Hello John, Joe C and others with curiousity about 15th Av, Aug 15, 2011.Here is a bit more history on Tu B'Av:"Fair use for educational and discussion purposes"
From Link Rabbi Chaim Richman
"It was on this day that the tribe of Benjamin was reinstated into the ranks of Israel.
It was on this day that the generation of the desert, which was condemned to die in the desert before the children of Israel could enter into the Land, stopped dying in the last year. During all those years that the decree was in effect, Moses did not receive the spirit of prophecy. But on this day, the fifteenth of Av, as soon as the decree was finished, G-d once again spoke with Moses."
"one of the major themes of the holiday of Tu B'Av is unity amongst the Jewish people. This day also marks the conclusion of the cycle of retribution experienced during Tammuz and the first part of Av, and begins the new cycle of renewal, consolation and repentance, leading towards the High Holy Days. A tradition is also recorded that there is a direct connection between this day, and the future building of the Third Temple...."
and another story: Link"Fair use for educational and discussion purposes"
"Raba bar bar Chana explains in the name of Rabbi Yochanan that, as the Torah records, the adult Jews who departed from Egypt had a Divine decree placed on them that they were to die before their children entered the land of Israel. This was a punishment for the Sin of the Spies, which caused the Jewish people to lose faith in G-d and His Promised Land. The nation knew that the deaths related to this decree occurred annually on the 9th of Av. Each year, every man in the age group destined to die would dig a grave for himself and lie down in it on the eve on the 9th of Av. All those who remained alive come the close of the 9th of Av would get up, and repeat the same actions the next year. In the 40th year, everyone arose. Seeing that no one had died, they thought that they might have erred in their calculation of the date, so they returned to their graves every night until the night of the 15th. On the 15th, they saw the full moon that indicated that their calculations were correct, and still no one had died. The decree was over, and there was cause for celebration.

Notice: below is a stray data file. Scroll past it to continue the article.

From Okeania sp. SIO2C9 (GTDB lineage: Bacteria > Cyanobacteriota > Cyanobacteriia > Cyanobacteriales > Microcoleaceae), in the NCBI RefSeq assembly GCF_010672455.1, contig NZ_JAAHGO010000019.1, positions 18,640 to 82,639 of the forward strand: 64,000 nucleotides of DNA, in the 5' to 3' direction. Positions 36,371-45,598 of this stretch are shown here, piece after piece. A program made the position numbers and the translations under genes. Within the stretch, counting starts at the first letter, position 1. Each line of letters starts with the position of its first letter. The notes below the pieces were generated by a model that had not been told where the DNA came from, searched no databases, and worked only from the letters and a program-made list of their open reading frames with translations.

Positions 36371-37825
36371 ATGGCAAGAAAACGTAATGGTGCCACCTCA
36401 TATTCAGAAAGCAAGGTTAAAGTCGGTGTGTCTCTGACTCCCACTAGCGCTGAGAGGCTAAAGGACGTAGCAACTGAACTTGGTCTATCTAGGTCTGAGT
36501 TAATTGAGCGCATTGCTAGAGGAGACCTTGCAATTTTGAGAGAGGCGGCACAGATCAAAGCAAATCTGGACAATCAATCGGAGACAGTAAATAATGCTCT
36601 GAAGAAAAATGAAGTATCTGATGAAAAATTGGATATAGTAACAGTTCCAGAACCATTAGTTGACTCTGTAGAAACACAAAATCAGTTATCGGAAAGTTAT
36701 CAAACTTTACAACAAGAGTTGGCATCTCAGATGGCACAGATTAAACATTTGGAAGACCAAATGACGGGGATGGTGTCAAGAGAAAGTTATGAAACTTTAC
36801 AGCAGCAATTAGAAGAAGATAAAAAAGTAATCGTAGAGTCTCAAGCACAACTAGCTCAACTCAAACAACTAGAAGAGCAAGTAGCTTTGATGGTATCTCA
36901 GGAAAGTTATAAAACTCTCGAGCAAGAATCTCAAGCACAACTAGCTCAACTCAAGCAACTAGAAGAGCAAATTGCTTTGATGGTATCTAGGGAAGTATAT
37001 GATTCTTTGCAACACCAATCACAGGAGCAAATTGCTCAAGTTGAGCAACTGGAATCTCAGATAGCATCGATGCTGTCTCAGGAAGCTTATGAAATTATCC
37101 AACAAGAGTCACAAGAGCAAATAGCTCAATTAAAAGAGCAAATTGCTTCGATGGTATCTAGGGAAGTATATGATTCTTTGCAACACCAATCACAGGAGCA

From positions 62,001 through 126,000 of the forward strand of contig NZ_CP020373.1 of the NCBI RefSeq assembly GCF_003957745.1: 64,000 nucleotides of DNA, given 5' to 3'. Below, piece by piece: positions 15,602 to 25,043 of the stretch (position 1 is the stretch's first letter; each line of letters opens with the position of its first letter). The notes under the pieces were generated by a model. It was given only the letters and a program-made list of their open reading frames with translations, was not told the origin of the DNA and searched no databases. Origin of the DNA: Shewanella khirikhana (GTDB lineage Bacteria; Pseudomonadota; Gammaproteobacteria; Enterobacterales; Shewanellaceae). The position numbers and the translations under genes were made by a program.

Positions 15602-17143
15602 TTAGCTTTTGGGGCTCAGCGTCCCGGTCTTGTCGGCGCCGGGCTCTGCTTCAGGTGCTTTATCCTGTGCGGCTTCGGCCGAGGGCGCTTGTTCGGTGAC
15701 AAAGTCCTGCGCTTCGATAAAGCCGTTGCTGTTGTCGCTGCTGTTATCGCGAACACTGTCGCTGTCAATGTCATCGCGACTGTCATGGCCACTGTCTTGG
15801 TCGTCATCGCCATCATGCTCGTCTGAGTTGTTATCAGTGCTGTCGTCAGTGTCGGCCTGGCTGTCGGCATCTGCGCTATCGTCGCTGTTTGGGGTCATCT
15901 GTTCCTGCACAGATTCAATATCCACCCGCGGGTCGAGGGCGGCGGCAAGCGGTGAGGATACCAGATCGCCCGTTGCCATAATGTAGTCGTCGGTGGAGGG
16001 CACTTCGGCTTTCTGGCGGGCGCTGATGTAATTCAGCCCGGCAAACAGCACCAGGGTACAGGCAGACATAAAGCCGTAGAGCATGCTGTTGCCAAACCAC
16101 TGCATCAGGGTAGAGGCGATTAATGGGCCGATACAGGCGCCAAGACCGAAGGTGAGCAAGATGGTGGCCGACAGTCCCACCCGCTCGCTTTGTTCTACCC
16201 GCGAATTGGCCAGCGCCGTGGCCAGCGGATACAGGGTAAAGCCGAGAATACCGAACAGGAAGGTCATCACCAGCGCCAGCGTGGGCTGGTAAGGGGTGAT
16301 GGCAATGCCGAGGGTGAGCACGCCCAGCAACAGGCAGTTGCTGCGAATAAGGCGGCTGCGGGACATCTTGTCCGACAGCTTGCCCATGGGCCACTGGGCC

Furthermore, the Talmud tells us that as long as those destined to die were still alive, the Divine Communication between G-d and Moses was on a lower and less personal level, to the extent that the Talmud considers it "no Divine Communication". Once the 15th of Av passed and it was confirmed that the decree was no longer, G-d resumed speaking to Moses as he had before the enactment of the decree. As this communication was for the benefit of Israel, the day it returned was a day of rejoicing and celebration.
So, in essence, the Talmud is teaching us that Tu B'Av is the celebration of our return to G-d's favor and the restoration of our total "love relationship" with G-d to its former glory.
This is a quality that is shared with the Day of Atonement. We are taught that on Yom Kippur, Moses came down from Mount Sinai with the second set of Tablets with the Ten Commandments written on them, signifying G-d's forgiveness of His beloved Jewish people and a complete atonement for the Sin of the Golden Calf."
Maybe the Jewish people will be looking around, checking their family each day after the rapture to see if they are still there, alive, and then realize that God is speaking to them again
Blessings to you all, Regina